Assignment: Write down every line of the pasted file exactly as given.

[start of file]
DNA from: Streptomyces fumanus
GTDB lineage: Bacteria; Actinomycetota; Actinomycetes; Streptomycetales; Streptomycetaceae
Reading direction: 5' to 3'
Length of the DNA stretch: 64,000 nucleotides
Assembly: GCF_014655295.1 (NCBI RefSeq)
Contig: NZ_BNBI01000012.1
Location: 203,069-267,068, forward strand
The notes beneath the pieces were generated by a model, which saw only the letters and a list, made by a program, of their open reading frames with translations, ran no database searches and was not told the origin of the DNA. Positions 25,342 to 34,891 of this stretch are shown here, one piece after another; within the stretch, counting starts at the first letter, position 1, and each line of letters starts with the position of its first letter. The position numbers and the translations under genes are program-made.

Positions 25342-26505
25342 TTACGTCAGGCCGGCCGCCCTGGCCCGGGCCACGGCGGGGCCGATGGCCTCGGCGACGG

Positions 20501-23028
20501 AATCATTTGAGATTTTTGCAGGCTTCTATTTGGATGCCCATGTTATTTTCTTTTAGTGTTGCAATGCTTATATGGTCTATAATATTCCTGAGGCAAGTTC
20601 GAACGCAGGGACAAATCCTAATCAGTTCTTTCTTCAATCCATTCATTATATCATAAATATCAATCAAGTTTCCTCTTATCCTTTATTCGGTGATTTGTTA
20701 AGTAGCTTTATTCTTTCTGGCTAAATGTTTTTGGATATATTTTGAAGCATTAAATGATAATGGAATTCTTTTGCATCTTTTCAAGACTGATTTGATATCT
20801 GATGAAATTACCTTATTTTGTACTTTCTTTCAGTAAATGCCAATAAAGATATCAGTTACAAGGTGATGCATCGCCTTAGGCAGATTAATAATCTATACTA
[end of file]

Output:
DNA from: Streptomyces fumanus
GTDB lineage: Bacteria; Actinomycetota; Actinomycetes; Streptomycetales; Streptomycetaceae
Reading direction: 5' to 3'
Length of the DNA stretch: 64,000 nucleotides
Assembly: GCF_014655295.1 (NCBI RefSeq)
Contig: NZ_BNBI01000012.1
Location: 203,069-267,068, forward strand
The notes beneath the pieces were generated by a model, which saw only the letters and a list, made by a program, of their open reading frames with translations, ran no database searches and was not told the origin of the DNA. Positions 25,342 to 34,891 of this stretch are shown here, one piece after another; within the stretch, counting starts at the first letter, position 1, and each line of letters starts with the position of its first letter. The position numbers and the translations under genes are program-made.

Positions 25342-26505
25342 TTACGTCAGGCCGGCCGCCCTGGCCCGGGCCACGGCGGGGCCGATGGCCTCGGCGACGG

Positions 20501-23028
20501 AATCATTTGAGATTTTTGCAGGCTTCTATTTGGATGCCCATGTTATTTTCTTTTAGTGTTGCAATGCTTATATGGTCTATAATATTCCTGAGGCAAGTTC
20601 GAACGCAGGGACAAATCCTAATCAGTTCTTTCTTCAATCCATTCATTATATCATAAATATCAATCAAGTTTCCTCTTATCCTTTATTCGGTGATTTGTTA
20701 AGTAGCTTTATTCTTTCTGGCTAAATGTTTTTGGATATATTTTGAAGCATTAAATGATAATGGAATTCTTTTGCATCTTTTCAAGACTGATTTGATATCT
20801 GATGAAATTACCTTATTTTGTACTTTCTTTCAGTAAATGCCAATAAAGATATCAGTTACAAGGTGATGCATCGCCTTAGGCAGATTAATAATCTATACTA